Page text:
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How To Tell if Someone is High The Definitive Guide

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The average person that’s unfamiliar with drug use doesn’t usually know how to tell if someone is high. Still, drug use has become a pervasive part of everyday life and over the last 2 decades prescription drugs have brought drug use into more homes and businesses than ever before.

According to the National Survey on Drug Use and Health 38% of adults battled a substance abuse disorder. Drug users are becoming more sophisticated at concealing their behavior. To help parents, law enforcement, employers and friends Drug Test City has put together a definitive guide on how to tell if someone is high.

Physical Signs That May Indicate Someone is High

The body gives away its secrets if you listen. When proactively identifying drug or alcohol impairment I like to start at the top of the head and work my way down.

Drug Impairment Indicators of the Eyes

The preferred field sobriety test of Law Enforcement is the Horizontal Gaze Nystagmus Eye Test because the eyes are the most obvious physical indication of impairment and it’s the only indicator associated with the eyes that will hold weight in court.

how to tell if someone is high

The test for eye nystagmus is a complex and lengthy test that checks for involuntary jerking when the eye moves to a certain angle, but this is useless for the average person trying to covertly make a determination. Parents and other authority figures however may be able to perform sobriety testing or even a drug test to get more definitive answers. Other indicators are more obvious, non intrusive and easily noticed.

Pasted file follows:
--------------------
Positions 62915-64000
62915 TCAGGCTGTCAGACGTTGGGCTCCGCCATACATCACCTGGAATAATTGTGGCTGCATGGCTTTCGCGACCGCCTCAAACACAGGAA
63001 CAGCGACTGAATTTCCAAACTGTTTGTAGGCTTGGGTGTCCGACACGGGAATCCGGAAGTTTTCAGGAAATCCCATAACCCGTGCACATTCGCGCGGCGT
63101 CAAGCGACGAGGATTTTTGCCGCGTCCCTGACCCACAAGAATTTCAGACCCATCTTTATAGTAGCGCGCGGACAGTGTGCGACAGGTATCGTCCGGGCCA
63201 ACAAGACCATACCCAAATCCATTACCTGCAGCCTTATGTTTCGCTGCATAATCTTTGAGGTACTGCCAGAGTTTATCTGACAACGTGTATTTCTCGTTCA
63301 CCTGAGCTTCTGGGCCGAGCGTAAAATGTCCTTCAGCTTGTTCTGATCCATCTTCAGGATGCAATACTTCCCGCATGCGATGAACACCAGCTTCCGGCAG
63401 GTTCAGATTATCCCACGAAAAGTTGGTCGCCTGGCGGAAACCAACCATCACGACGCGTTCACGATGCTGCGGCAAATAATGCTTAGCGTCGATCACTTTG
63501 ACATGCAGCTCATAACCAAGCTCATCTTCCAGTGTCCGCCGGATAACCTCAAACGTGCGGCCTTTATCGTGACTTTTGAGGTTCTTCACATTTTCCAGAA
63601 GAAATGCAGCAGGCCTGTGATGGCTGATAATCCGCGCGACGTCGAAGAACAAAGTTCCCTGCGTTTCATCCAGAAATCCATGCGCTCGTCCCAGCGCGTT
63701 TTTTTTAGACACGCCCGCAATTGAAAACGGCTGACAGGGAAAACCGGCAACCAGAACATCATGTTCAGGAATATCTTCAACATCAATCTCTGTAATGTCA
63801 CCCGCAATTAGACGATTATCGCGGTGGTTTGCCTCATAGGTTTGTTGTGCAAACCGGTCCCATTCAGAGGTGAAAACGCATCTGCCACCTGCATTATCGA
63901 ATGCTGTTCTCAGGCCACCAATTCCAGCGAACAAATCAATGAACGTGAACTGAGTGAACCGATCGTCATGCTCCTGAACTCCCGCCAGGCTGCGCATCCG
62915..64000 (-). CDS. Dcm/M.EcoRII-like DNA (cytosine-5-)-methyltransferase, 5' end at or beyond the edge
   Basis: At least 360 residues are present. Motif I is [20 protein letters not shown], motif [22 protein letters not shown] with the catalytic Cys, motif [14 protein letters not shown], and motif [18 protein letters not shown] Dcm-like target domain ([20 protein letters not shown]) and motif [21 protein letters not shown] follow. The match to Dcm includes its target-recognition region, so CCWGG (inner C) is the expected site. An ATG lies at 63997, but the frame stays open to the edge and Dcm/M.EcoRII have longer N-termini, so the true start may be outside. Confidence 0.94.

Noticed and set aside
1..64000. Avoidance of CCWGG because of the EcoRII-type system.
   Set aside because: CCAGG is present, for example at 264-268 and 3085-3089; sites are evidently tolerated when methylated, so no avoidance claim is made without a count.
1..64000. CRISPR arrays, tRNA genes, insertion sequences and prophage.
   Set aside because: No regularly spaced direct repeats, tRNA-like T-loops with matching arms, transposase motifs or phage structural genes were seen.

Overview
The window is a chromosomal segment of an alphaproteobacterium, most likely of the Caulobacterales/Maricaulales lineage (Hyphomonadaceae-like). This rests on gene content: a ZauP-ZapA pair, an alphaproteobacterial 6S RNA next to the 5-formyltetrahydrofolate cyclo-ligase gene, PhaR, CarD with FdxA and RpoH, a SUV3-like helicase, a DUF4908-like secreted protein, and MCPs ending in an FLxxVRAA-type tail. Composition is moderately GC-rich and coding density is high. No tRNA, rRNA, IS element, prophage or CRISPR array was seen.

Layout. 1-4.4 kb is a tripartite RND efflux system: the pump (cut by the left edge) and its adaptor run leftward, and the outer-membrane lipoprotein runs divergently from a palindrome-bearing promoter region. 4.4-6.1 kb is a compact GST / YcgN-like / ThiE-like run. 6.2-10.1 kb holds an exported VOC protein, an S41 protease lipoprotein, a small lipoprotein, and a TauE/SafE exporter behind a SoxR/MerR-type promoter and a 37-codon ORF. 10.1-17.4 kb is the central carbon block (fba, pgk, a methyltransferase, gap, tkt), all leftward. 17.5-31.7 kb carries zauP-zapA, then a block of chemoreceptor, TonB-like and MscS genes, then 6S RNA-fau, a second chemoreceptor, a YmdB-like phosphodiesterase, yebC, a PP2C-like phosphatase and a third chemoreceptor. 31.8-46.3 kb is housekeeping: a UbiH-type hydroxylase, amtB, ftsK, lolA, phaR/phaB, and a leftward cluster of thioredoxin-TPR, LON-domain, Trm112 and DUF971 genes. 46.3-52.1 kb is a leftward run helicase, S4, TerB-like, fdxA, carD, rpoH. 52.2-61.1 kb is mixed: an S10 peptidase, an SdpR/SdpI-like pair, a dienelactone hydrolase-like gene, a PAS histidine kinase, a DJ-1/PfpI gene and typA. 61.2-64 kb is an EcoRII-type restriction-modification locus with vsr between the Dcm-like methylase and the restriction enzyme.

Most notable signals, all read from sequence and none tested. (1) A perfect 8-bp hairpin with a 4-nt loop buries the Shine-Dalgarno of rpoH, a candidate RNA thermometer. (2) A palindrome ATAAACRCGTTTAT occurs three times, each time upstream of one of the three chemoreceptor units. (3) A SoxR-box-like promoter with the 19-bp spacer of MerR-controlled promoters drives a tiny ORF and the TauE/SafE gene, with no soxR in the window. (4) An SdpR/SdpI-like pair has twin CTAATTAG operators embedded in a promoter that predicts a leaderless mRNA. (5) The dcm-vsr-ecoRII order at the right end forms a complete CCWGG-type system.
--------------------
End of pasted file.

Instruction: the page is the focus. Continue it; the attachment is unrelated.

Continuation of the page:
• Redness
  • Glassiness
  • Constricted or dilated pupils
  • Involuntary or rapid eye movement
  •  Avoiding eye contact
  • Watery or dry eyes
  • Excessive blinking
  •  Tired eyes

Examples of Eye Indicators

Olfactory Drug Impairment Indicators

Depending on the route of administration drug use can case runny nose, redness, bloody nose and dry sinuses.

Users that snort drugs have a hard time concealing the drug residue that can become caked in their nostrils or lightly color one nostril’s hairs.

The most obvious olfactory indicator that someone is high or recently used drugs is your nose, not theirs. Alcohol and marijuana both have a pungent odor that is hard to mask. The majority of traffic citations issued for marijuana use cite the smell as probable cause. Careful users will carry cologne or perfume in their car and try to conceal the smell. If someone smells like fresh perfume after every break and coming back from lunch I would have strong suspicions of drug use. These smells will be easier to notice when the user is moving around or speaking.

Drug Impairment Indicators of the Mouth

The mouth may be the most affected part of the body by drug use. Bad oral hygiene can indicate long term drug use, but several other symptoms an suggest that a person is currently under the influence.